Value investing means different things to different people. For some, a company with a low price to earnings ratio (P/E) or a low price to book ratio (P/B) is indicative of value. For others, it’s about being contrarian and disagreeing with the market. These are certainly not bad strategies and one can often find value lurking in low P/E or low P/B stocks. Being a contrarian and investing in companies that have suffered large price declines can also work out well.

Low valuation multiples or taking a contrary view of a stock is just one part of the puzzle. A company’s value could be hidden so that it appears to have a high multiple. A good example of this is a bank. A good bank is one that grows its deposits as cheaply as possible to lend it out at a higher rate. In a low interest rate environment, it’s true earning power is hidden because it can’t lend the money out at high enough rates.

A bank that has steadily grown its deposits and doesn’t pay a lot of interest (i.e. a large portion of its deposits are non-interest bearing) is an example of hidden value. If interest rates rise, such a bank will earn more. This is analogous a large rock at the top of a mountain. Since it just sits around doing nothing most of the time, its true potential is hidden. However, a small push over the edge quickly transforms that potential energy into kinetic energy and the rock suddenly looks more interesting.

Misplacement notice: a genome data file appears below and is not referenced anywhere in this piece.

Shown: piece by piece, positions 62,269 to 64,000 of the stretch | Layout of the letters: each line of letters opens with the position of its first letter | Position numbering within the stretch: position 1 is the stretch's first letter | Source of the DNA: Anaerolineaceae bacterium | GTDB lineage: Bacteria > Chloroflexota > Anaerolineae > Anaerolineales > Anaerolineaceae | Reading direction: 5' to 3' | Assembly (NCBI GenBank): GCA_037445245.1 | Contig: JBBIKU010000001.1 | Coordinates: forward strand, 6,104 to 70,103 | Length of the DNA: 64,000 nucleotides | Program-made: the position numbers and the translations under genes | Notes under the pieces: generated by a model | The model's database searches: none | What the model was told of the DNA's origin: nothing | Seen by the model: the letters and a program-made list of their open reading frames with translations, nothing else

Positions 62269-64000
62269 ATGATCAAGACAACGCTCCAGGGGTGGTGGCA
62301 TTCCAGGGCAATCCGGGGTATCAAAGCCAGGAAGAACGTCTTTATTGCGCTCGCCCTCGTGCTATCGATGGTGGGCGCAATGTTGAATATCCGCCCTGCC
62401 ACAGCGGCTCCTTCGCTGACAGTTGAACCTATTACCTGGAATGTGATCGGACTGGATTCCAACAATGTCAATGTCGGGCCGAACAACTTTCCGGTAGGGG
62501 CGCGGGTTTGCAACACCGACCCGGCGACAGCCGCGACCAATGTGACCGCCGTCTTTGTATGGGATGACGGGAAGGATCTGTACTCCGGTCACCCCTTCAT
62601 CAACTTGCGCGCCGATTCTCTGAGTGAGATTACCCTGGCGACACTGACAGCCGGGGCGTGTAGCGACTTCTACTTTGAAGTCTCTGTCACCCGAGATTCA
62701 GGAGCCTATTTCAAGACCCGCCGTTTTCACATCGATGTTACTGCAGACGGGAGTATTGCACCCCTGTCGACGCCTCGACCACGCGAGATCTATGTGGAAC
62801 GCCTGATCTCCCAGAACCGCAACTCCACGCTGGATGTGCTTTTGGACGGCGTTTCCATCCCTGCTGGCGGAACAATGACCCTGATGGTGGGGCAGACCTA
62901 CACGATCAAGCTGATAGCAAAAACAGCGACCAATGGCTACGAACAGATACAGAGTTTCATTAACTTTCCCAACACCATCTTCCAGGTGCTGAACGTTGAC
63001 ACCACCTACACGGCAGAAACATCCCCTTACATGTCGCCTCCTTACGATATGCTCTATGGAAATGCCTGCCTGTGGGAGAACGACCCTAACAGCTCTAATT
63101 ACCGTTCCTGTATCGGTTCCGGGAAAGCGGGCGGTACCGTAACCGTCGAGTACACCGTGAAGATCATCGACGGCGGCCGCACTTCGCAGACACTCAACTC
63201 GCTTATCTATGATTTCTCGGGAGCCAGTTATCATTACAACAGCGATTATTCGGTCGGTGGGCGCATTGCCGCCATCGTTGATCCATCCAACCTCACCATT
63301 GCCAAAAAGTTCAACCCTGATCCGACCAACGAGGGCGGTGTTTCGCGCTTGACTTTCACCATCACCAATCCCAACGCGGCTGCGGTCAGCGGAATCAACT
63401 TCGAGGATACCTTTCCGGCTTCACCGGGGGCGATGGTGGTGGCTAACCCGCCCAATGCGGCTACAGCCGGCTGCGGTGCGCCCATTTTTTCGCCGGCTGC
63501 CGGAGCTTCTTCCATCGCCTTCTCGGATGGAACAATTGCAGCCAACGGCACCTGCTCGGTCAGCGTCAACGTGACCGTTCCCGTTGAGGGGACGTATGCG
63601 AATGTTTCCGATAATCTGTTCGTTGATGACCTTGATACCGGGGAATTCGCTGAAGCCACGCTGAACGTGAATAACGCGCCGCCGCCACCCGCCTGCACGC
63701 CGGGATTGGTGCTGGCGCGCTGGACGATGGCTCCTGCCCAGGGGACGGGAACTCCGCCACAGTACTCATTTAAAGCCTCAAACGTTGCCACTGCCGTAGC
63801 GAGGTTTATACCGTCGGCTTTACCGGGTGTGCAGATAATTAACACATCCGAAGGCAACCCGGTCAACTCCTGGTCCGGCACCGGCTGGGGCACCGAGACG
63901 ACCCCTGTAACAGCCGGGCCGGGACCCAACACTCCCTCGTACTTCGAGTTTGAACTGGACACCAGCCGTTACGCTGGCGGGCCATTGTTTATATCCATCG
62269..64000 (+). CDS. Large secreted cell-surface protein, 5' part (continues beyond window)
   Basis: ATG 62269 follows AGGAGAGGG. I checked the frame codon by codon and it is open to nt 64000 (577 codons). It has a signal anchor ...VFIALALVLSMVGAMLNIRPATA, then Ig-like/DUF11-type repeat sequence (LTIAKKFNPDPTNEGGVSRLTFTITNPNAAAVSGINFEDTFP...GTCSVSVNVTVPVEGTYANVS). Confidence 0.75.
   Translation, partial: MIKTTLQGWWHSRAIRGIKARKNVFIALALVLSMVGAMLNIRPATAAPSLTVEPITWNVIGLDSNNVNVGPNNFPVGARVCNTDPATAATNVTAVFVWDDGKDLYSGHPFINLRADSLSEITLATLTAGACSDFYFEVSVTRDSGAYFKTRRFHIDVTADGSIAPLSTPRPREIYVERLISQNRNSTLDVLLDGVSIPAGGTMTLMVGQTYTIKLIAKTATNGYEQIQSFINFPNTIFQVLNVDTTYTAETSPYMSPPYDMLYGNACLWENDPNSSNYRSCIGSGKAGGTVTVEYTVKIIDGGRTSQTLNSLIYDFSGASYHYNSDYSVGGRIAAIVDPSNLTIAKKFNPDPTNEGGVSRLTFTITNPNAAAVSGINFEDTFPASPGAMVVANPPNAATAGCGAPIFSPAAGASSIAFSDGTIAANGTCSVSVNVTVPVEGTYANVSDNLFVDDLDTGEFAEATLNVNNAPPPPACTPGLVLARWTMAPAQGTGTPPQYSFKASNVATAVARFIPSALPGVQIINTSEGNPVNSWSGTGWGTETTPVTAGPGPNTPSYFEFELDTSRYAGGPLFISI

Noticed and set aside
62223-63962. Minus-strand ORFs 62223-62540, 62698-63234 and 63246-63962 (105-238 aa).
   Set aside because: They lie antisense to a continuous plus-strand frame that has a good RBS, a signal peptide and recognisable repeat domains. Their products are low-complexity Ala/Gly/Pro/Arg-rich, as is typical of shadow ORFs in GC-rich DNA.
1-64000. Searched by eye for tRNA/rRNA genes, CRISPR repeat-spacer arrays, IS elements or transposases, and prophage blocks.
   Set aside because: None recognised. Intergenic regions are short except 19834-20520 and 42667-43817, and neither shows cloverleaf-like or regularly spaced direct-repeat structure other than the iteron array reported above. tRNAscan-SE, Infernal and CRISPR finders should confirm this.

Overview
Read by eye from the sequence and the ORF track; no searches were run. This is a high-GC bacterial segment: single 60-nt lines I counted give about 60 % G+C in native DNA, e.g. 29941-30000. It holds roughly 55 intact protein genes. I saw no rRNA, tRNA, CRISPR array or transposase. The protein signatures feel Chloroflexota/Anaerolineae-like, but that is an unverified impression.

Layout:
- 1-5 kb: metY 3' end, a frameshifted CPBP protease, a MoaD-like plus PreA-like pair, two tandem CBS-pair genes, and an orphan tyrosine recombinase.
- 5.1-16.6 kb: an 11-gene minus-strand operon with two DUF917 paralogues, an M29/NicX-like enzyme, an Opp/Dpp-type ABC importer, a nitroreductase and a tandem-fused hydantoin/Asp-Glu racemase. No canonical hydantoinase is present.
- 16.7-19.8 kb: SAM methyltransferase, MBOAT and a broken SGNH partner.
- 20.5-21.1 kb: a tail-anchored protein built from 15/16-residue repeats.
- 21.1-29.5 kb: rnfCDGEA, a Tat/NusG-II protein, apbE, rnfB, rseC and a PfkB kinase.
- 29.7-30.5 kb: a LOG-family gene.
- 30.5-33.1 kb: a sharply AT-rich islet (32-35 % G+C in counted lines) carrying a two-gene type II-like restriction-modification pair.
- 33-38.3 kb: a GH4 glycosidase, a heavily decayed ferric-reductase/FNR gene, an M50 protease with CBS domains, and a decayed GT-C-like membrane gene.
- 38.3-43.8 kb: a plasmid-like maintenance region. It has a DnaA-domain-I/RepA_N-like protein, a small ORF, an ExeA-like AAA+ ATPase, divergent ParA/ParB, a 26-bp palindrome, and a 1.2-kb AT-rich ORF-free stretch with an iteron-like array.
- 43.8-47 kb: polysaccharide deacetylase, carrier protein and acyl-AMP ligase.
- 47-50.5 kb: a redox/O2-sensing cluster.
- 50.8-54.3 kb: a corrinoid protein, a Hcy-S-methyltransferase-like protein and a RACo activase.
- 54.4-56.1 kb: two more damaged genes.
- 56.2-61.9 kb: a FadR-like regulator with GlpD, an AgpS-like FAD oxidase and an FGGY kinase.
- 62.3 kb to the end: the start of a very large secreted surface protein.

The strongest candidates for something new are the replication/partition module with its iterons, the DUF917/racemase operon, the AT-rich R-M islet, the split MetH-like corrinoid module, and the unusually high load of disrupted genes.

Value investing is figuring out a conservative estimate of a company’s intrinsic value and paying less for it, that is it. These can be mega caps, small caps, foreign stocks, arbitrage opportunities, spin-offs etc. Value investing is market cap agnostic but most good bargains can be found in the smaller cap universe because they are under researched and illiquid.

This website is focused on finding value stocks across the spectrum but the bias will naturally bend towards smaller caps.

Sherlock Holmes was a great investigator and would probably have been a great investor as well. Pattern recognition, being rational and asking the right questions are equally important skills in an investigator and an investor. This blog is named after Sherlock Holmes because being a good investor largely depends on the quality of your investigative work.

I currently work as an analyst at an investment firm in the UK. I enjoy analyzing misunderstood companies and the purpose of this website is to share my ideas about undervalued stocks in developed markets.

I have recently become interested in using natural language processing to analyse shareholder letters to spot good management and capital allocators. I Use Python and R for this.

You can contact me at thesherlockinvestor@gmail.com